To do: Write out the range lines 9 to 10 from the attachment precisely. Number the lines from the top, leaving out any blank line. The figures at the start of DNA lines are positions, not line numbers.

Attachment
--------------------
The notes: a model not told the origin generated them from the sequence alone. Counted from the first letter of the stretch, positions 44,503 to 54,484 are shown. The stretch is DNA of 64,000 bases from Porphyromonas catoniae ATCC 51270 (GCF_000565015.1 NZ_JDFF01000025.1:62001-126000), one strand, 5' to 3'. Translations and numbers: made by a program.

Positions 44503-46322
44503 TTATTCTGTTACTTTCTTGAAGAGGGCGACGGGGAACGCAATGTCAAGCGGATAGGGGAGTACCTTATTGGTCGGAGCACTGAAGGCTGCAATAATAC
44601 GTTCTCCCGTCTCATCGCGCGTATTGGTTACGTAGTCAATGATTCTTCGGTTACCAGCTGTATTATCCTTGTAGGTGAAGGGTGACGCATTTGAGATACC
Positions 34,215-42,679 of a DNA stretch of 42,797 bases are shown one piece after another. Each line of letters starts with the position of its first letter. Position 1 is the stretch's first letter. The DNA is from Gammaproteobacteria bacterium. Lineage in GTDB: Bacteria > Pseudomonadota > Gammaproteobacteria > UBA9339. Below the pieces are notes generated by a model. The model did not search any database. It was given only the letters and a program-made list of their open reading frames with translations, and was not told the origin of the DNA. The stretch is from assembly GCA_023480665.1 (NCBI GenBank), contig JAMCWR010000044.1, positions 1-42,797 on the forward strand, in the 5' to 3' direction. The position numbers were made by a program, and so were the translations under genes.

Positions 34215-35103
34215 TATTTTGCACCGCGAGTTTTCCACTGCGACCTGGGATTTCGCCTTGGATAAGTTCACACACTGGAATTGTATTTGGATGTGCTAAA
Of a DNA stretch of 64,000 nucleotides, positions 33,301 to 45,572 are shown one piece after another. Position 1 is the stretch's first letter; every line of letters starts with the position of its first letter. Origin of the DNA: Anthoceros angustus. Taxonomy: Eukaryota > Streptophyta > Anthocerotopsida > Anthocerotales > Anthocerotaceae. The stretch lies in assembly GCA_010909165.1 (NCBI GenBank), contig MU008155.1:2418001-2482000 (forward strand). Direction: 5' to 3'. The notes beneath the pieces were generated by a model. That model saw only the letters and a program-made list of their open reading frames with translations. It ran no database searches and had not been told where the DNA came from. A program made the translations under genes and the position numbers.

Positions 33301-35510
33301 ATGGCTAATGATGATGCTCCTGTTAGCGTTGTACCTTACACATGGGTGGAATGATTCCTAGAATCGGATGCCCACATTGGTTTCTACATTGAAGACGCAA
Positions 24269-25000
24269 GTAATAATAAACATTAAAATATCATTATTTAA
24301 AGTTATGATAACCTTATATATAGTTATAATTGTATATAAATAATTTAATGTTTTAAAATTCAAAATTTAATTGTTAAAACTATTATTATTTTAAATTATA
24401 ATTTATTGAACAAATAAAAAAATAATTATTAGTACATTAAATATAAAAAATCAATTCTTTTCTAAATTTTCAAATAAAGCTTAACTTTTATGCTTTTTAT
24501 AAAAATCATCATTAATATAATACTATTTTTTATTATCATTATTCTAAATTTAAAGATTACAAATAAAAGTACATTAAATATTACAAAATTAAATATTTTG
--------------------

Positions 33301-35510
33301 ATGGCTAATGATGATGCTCCTGTTAGCGTTGTACCTTACACATGGGTGGAATGATTCCTAGAATCGGATGCCCACATTGGTTTCTACATTGAAGACGCAA